Gender smog in grant review

Jun 19 2015 Published by under Gender, Grant Review, NIH, NIH Careerism

I noticed something really weird and totally unnecessary.

When you are asked to review grants for the NIH you are frequently sent a Word document review template that has the Five Criteria nicely outlined and a box for you to start writing your bullet points. At the header to each section it sometimes includes some of the wording about how you are supposed to approach each criterion.

A recent template I received says under Investigator that one is to describe how the

..investigator’s experience and qualifications make him particularly well-suited for his roles in the project?


12 responses so far

  • jmgrohneuro says:

    Yup. Not an anomaly. I was sent that template a few years ago....

  • Kevin. says:

    Not defending it, but my understanding is that defaulting to one pronoun is/was preferred grammatically (for example, by those that make the MLA handbook) than repeatedly using the comparatively clunky 'he or she' or 'his or her.' Male chauvinism was chosen over tedious political correctness.

    Personally, I'm fine with 'they/their.'

  • becca says:

    Personally, I'm fine with she/her.

  • qaz says:

    What's wrong with "it"? That's the gender-neutral singular pronoun in English. So, if we don't know the gender, then we should use the neutral pronoun.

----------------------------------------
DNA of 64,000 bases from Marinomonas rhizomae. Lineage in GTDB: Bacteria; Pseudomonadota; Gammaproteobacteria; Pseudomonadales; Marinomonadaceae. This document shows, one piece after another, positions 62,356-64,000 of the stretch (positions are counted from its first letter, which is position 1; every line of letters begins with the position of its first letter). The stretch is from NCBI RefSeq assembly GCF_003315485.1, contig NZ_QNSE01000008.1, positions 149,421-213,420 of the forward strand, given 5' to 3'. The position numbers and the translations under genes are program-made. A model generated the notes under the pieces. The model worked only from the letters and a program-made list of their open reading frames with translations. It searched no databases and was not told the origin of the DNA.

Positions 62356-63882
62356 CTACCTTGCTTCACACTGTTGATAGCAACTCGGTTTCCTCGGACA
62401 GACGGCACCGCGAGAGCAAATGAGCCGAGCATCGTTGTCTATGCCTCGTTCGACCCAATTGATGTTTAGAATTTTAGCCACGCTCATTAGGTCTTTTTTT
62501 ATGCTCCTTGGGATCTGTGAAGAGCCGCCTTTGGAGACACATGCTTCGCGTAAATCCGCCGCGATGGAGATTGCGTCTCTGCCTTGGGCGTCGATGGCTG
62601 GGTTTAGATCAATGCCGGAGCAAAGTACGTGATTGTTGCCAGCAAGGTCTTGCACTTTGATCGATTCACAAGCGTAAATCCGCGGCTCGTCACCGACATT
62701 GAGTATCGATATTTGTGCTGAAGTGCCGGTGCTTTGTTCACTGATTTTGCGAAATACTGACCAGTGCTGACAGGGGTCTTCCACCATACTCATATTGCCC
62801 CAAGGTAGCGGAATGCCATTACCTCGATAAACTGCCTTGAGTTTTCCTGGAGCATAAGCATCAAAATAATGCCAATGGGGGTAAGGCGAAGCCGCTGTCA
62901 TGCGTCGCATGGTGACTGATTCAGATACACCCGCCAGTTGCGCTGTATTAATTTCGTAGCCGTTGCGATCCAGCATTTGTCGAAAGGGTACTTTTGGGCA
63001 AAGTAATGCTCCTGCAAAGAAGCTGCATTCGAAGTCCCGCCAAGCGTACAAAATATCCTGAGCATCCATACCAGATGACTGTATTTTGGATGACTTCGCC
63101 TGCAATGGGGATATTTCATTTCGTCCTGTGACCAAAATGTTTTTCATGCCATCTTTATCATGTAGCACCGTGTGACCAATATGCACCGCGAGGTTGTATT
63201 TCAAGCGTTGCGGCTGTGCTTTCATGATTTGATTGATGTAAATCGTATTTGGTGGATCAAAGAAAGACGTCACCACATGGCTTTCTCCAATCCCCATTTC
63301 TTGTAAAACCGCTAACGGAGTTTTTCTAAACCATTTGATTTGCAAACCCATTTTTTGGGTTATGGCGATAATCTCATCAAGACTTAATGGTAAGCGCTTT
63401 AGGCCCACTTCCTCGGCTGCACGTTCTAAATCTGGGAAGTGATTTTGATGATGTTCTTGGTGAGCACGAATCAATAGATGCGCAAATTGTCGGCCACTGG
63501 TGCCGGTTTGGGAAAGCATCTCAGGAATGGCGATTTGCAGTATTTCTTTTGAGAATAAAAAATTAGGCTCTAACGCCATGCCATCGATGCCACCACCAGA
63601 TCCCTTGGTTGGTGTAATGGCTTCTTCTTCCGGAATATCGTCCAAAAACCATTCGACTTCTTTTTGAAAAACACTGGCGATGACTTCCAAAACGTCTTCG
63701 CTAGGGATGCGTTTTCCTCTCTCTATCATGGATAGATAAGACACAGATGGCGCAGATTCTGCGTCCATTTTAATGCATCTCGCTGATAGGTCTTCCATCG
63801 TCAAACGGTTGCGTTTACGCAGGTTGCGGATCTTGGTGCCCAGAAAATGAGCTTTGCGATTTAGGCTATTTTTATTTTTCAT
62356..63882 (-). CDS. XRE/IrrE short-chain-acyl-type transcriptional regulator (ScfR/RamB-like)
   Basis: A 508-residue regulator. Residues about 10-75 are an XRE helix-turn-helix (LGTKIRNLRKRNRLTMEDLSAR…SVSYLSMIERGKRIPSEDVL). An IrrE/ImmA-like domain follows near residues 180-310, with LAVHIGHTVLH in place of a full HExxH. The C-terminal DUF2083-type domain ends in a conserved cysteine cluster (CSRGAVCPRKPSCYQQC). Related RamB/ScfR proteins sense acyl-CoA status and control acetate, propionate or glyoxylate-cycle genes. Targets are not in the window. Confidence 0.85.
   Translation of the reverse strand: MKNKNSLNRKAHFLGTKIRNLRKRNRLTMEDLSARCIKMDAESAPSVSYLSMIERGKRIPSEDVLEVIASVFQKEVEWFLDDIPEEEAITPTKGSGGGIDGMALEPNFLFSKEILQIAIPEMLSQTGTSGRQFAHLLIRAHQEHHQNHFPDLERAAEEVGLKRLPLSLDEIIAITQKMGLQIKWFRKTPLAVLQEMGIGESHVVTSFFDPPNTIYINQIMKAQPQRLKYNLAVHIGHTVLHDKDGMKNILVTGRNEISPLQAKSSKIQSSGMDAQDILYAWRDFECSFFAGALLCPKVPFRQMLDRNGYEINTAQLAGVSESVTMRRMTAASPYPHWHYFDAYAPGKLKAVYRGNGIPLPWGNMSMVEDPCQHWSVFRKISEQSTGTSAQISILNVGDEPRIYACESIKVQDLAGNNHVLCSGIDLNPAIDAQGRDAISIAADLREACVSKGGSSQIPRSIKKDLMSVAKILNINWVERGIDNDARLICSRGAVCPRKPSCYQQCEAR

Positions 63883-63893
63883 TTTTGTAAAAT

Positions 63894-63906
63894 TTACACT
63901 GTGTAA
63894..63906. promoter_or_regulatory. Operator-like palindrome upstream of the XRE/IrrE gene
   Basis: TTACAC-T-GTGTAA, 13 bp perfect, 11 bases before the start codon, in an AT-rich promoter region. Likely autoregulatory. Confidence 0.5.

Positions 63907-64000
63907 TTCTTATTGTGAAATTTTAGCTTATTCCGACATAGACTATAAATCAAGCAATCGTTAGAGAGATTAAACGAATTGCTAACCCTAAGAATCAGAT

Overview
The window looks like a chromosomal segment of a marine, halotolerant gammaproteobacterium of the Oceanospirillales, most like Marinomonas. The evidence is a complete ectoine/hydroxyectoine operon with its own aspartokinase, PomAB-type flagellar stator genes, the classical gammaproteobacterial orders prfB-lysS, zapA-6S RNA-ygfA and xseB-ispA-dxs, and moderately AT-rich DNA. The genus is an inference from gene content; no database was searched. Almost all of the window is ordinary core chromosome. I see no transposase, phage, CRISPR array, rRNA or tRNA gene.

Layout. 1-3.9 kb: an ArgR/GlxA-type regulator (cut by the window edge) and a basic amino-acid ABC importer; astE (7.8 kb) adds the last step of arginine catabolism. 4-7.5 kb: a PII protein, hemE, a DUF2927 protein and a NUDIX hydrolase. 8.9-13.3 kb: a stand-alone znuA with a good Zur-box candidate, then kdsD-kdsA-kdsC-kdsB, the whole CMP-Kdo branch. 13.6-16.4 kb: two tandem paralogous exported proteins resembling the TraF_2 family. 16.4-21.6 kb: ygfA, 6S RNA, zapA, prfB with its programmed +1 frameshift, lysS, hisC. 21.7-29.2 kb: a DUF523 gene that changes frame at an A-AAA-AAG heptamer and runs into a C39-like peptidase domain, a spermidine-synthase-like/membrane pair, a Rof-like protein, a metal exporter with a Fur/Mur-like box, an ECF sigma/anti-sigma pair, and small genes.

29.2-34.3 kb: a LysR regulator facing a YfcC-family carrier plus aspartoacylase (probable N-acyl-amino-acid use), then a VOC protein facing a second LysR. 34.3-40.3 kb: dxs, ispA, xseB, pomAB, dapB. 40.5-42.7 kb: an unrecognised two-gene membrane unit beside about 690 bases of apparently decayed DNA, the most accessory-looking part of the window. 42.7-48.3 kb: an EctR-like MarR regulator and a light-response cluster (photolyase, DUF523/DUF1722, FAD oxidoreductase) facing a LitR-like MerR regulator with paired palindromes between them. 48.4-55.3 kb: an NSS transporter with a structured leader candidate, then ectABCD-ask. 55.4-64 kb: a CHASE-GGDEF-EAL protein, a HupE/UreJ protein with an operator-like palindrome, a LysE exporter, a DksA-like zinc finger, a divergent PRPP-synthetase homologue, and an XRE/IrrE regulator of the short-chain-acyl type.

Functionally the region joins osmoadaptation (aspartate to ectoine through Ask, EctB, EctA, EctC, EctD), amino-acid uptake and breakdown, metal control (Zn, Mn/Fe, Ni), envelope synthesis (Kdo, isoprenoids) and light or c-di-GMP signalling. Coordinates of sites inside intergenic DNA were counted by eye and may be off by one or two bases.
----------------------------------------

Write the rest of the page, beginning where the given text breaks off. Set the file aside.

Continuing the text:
I generally use "it" when I have control of my text and "they" when I don't. When editors balk at the use of "they/their" for this, I point them to the "singular they", which has a long history.

  • AcademicLurker says:

    I'm on team singular "they"/"their". To the grammar Nazis I say: if it was good enough for Jane Austen, it's good enough for you.

  • physioprof says:

    Here's another vote for singular they/their.

  • Pascale says:

    OMG. I agree with physioprof.

  • Ola says:

    Your SRO must be using a VERY old template.

    I just looked back thru' several years of critiques, dating back to the October 2009 cycle, for which the critique template lists April 2009 as date modified. I can't find that verbage anywhere. The one we get doesn't have any advice on the document itself, but the 5 headings (significance, investigator etc) are hyper-linked to the following page, which has gender neutral language.

  • dr24hours says:

    Clearly, you need to describe the grooming and heft of their testicles.

  • drugmonkey says:

    The New Biosketch does not contain a place for that information.

  • jmz4gtu says:

    It does if your male anatomy can be considered a "contribution to science", perhaps by being sufficiently large or small enough to warrant closer investigation.

    Side note, a lot of the labs that study meiotic recombination use male-specific materials "donated" by the PI, so there's at least one valid way males could be uniquely qualified.

  • drugmonkey says:

    That is effin' creepy. Srsly.

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